2011 was an extraordinary year. There were more revolutions around the world, violent and otherwise, than we’ve seen in many years. These dominated local and global news channels, political and business conversations, and the attention of people everywhere. Even Time magazine acknowledged the Protester as the Person of the Year.
Some of these revolutions were due to growing frustration at their countries’ dysfunctional systems, some were more forward looking. Most began as independent affairs, not creations of specific political parties. Many were enabled by easy access to—and the global reach of—technology (social media in particular).
They all had one thing in common – millions of people were committed and involved. These revolutions were not triggered by inspirational leaders with answers to problems – in fact, very few people even knew the solution, the sentiment that mattered was ‘I know what I don’t want’.
What does this have to do with your service culture?
Consider this: Over 70% of large scale change initiatives fail. (source: HBR)
The human and financial cost is enormous. The larger the change implementation, the higher the risk and cost. When you consider that very smart people are typically involved in designing these large scale interventions, it is apparent that ‘knowing the right solution’ is not enough.
When leaders in large organizations come to work with us, they are not looking for incremental improvements in service levels. They see the need for large scale change, almost revolutionary shifts in their culture and service performance – whether for improvement or differentiation. And they want to build a strong service culture to make sure the improvements stick.
One of the first conversations we have with every client is about scale and speed – and the need to get the entire organization involved quickly. This is not a nice-to-have for successful culture shifts – it is essential, and more importantly, easy to overlook.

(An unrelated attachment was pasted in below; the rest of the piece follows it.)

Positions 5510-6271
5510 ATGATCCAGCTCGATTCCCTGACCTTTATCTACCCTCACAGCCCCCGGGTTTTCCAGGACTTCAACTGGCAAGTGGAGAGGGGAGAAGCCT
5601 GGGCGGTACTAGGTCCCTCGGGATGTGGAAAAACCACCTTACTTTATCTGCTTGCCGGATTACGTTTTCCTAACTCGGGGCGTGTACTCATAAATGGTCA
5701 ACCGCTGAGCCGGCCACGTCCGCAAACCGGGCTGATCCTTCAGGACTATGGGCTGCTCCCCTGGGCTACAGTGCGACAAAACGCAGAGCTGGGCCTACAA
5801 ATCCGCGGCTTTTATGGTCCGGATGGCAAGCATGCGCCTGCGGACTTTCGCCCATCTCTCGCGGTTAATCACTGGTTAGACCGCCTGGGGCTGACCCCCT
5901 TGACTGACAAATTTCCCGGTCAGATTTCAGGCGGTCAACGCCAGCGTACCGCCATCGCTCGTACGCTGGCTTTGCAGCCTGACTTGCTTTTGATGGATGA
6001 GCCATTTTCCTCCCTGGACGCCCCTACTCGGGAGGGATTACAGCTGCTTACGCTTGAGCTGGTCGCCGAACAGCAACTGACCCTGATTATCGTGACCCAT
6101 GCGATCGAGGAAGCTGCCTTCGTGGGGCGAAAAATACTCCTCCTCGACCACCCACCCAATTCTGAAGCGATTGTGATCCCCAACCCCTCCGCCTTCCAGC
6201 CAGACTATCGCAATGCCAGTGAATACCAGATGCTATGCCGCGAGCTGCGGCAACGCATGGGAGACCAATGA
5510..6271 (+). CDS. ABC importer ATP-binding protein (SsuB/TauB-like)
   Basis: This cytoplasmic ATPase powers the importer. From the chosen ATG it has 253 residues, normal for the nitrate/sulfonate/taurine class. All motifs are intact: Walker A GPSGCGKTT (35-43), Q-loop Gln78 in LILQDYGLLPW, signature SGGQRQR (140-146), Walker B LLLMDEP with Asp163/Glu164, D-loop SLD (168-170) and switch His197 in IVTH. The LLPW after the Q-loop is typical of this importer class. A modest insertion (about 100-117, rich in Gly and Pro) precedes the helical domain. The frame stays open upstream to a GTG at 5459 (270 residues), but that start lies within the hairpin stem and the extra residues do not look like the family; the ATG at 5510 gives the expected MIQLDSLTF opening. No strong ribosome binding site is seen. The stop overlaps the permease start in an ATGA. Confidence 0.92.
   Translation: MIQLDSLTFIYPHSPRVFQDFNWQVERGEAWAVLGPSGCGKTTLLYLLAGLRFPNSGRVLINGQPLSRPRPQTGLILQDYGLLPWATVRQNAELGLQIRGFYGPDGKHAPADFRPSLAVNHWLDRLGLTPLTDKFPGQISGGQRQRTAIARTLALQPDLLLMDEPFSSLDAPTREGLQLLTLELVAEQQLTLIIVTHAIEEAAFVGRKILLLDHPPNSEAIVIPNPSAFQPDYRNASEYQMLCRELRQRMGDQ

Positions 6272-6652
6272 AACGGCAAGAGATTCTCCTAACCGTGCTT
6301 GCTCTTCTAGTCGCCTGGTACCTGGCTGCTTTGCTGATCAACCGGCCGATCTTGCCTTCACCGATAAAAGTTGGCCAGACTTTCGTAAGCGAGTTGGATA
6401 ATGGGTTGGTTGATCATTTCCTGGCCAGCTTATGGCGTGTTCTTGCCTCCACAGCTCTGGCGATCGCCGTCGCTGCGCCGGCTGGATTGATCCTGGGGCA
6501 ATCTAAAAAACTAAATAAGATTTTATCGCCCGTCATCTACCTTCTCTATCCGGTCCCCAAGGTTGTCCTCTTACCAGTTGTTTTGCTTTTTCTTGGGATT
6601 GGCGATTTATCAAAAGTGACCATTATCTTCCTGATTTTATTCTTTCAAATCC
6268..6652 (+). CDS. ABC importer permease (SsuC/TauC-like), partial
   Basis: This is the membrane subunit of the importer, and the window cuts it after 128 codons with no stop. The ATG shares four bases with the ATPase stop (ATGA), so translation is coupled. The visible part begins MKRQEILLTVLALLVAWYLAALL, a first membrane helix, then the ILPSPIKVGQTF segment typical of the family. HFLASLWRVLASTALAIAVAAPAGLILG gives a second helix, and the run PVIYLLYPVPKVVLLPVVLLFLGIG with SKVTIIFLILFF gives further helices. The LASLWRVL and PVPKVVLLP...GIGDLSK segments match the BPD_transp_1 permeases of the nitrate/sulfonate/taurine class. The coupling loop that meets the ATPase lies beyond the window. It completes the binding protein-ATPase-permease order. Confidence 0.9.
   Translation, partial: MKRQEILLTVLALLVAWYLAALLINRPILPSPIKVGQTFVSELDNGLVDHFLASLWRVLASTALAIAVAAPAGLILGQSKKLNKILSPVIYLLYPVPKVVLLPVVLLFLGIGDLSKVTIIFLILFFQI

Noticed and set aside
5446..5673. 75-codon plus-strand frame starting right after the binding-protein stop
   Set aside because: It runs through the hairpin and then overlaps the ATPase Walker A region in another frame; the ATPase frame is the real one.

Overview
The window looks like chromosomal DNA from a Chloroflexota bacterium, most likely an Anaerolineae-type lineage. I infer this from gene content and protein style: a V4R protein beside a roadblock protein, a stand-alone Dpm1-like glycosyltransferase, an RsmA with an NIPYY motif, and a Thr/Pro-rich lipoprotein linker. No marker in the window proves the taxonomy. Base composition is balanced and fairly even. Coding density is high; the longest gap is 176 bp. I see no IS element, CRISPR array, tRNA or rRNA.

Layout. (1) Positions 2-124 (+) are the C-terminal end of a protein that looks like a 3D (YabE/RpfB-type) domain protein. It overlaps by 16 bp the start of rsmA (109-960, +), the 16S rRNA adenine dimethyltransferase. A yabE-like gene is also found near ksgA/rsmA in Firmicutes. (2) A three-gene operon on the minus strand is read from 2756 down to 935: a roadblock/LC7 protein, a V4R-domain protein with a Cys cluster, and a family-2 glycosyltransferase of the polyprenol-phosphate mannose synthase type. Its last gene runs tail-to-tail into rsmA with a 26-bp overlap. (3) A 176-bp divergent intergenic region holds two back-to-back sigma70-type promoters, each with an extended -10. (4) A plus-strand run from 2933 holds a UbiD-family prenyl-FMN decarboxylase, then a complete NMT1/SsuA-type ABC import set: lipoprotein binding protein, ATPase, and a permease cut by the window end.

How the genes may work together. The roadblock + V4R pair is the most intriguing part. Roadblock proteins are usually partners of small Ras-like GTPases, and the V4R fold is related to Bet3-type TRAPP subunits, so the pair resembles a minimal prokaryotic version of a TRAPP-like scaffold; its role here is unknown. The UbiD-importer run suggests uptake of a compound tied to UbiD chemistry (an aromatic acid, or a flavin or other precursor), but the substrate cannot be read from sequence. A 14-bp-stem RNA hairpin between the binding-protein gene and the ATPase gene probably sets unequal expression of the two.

Size does matter.
As human beings, we view reality as a function of, and only of, agreement. When it was ‘agreed’ that the world was flat, people lived as if the world was really flat. Most ships would turn back before they lost sight of land. In your culture for example, when it is agreed that ‘customers only care about price’ or ‘that department is always slow’, everything your organization does is a manifestation of that agreement.
We crave for agreement. Countless studies and experiments in psychology, behavioral economics and neuroscience have shown this to be true. Few people will go against a crowd, even if they know themselves to be right.
Therein lies the power as well. The key to a cultural shift is in the ability to alter these agreements. And this cannot be done by the leadership team or a few individuals alone. Everyone, from finance to frontline, needs to align with your service vision and agree that service excellence is critical. And everyone needs to understand that they can genuinely do something about it.
(Yes, you can get employees to do something by ordering them around, but that’s not an approach that produces sustainable results.)
Culture eats strategy for breakfast
Peter Drucker got it right.
Leaders and change designers typically spend a lot of time figuring out the right strategy for every new large scale change initiative. The quest for data, analysis, validations and approvals often result in huge reports and no immediate action. The conversations are more theoretical and intellectual than actionable. Many pure consulting businesses thrive on this appetite for analysis.
But only a very small percentage of all employees are actually involved during these early stages. And when a new strategy is ‘rolled out’ to the entire organization, the level of ownership, emotional involvement and commitment required is often missing. The existing culture nips the new strategy in its bud.
Organization cultures are built on long histories of conversations and agreements. Trying to shift these top down, chipping away slowly, does not work. A culture likes status quo, it’s like an organism that protects itself from the fear of uncertainty that change brings with it. The larger the organization, the tougher it is to break through.
Go big. Go fast.
Get a high percentage of your people involved early and you will see the culture shift. Leadership’s role is critical to prevent chaos and create the conversations, but not sufficient to build an uplifting service culture . What you know at the top does not matter as much as how many are engaged and involved throughout the organization.
For most companies today, to change or not to change is not the question. Change is necessary to survive. Large organization culture change is possible, and it can be done quickly and economically with a high likelihood of success. Going big and going fast—neither may be easy—but that’s another reason why those who do both, will succeed in differentiating themselves.
One example of this in your own life is you reading this blog post. You might agree with everything being said on this blog, but unless the rest of your leadership team and organization agrees and acts accordingly, you won’t see quick or dramatic improvements in service levels where you work. So, go big and go fast. Share this post quickly and widely with the members of your team.